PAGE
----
In order to establish that diesel emissions were not harmful, Volkswagen got a lab in Albuquerque, put 10 monkeys in airtight chambers (with cartoons playing to entertain them), and then pumped in emissions from a VW Beetle. The goal was to show that diesel emissions were not harmful to monkeys (ergo, they were not harmful to humans). Since VW had, at the time, put all its eggs into the fuel-efficient Diesel engine, it needed to get in on the public policy arguments about the effects of inhalation of diesel smoke. Mixed metaphors aside, you cannot put VW and emissions tests together in a room and assume accuracy. The VW used for the monkey tests had been set up to produce false data on the diesel emissions. Just like all the cars VW sold — actual emissions levels were altered by a software program installed in the vehicles.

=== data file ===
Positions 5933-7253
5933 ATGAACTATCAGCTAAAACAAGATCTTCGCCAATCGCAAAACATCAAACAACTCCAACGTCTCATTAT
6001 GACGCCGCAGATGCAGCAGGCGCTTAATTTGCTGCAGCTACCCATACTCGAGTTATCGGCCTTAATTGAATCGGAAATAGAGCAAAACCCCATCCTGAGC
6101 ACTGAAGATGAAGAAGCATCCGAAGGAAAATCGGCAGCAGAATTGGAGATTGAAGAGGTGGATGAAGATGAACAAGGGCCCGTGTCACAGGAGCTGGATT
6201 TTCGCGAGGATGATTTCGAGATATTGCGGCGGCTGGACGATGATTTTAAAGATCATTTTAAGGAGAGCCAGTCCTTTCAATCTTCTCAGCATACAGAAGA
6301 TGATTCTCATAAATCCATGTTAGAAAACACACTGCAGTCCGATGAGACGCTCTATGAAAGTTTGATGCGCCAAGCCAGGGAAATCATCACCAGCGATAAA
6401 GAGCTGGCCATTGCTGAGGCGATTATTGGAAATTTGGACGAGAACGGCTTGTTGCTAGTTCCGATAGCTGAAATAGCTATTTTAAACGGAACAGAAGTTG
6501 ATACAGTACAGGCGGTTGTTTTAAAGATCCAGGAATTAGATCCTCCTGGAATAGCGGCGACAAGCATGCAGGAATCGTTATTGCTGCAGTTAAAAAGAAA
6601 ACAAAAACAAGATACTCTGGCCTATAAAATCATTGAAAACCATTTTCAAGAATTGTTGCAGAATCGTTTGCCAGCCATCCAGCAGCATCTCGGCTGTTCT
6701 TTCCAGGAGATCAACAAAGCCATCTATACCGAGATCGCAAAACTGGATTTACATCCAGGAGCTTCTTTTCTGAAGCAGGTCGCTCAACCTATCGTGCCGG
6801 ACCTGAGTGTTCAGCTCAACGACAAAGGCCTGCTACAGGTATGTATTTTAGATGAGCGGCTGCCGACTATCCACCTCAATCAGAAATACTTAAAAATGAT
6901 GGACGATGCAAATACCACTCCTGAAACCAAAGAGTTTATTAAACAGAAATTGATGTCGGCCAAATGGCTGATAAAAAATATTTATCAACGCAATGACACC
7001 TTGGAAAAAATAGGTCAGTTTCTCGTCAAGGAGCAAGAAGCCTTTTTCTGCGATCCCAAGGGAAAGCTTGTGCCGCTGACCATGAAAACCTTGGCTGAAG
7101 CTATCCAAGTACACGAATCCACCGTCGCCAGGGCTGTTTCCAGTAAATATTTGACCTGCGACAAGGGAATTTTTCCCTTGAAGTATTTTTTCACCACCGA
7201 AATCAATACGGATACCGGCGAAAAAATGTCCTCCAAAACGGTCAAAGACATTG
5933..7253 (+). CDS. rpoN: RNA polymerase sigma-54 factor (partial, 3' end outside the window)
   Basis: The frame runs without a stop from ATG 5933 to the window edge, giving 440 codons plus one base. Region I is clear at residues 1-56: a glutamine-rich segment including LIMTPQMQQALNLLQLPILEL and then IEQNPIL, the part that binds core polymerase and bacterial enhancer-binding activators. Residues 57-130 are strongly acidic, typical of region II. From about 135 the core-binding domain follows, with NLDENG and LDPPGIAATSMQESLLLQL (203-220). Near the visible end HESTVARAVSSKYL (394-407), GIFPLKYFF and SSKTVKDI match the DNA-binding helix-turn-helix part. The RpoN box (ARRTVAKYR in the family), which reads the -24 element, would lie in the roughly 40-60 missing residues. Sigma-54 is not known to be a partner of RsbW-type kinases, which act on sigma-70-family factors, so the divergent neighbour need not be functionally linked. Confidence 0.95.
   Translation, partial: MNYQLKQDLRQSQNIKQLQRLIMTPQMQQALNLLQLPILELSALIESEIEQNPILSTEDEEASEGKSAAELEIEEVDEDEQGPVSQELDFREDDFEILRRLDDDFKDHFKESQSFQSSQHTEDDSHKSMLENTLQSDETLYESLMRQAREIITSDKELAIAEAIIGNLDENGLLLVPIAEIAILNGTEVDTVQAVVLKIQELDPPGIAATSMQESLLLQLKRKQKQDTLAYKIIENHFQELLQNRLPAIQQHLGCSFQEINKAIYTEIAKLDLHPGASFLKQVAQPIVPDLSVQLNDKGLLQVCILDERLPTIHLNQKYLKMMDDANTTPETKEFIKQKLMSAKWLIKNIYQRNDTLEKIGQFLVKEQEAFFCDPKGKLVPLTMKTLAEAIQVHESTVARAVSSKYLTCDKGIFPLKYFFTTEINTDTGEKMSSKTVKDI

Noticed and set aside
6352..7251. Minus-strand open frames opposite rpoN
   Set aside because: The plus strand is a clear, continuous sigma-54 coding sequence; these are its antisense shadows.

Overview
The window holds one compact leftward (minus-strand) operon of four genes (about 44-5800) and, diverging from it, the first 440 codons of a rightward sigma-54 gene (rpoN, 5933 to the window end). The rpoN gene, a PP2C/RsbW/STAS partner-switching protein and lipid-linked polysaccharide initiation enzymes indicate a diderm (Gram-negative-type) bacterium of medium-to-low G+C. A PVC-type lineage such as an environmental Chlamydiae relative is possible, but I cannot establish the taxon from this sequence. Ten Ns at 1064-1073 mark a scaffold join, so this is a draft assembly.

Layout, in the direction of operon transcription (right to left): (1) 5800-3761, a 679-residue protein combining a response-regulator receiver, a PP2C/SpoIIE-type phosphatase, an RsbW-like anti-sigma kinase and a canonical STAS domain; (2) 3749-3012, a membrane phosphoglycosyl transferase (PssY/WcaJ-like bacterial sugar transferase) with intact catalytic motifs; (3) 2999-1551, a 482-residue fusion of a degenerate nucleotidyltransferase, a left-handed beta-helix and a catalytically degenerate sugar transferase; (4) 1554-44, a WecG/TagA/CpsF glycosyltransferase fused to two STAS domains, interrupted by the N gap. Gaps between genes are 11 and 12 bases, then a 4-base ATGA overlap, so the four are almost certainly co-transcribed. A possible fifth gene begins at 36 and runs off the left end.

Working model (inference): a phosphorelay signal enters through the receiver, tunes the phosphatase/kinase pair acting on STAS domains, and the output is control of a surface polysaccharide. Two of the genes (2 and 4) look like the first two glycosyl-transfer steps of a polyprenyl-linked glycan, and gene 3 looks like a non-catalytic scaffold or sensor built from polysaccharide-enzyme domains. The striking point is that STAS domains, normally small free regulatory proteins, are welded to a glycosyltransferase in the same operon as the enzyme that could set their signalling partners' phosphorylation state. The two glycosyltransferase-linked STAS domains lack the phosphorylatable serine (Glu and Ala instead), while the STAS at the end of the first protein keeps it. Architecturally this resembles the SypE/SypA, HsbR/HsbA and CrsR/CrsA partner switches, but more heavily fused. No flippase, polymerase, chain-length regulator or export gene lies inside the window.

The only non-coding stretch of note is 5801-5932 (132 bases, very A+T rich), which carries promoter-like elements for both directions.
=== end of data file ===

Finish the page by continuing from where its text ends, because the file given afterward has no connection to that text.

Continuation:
The scientists conducting the academic tests were not aware of the emissions doctoring. The Beetle had controls on the emission of nitrogen dioxide — the pollutant linked to asthma, bronchitis, heart attacks, and possibly lung cancer. Ironically, even with the controls, the studies were a bust. The scientists could not produce a paper for publication, a requirement for receiving their final payment. There was no paper because the emissions falsifications in most VW vehicles (for which VW paid $26 billion in fines) came to light. The head of the Albuquerque testing concluded, “I feel like a chump.” Jack Ewing, “In Diesel Study, Real Monkeys, But Rigged VW,” New York Times, January 26, 2018, p. A9.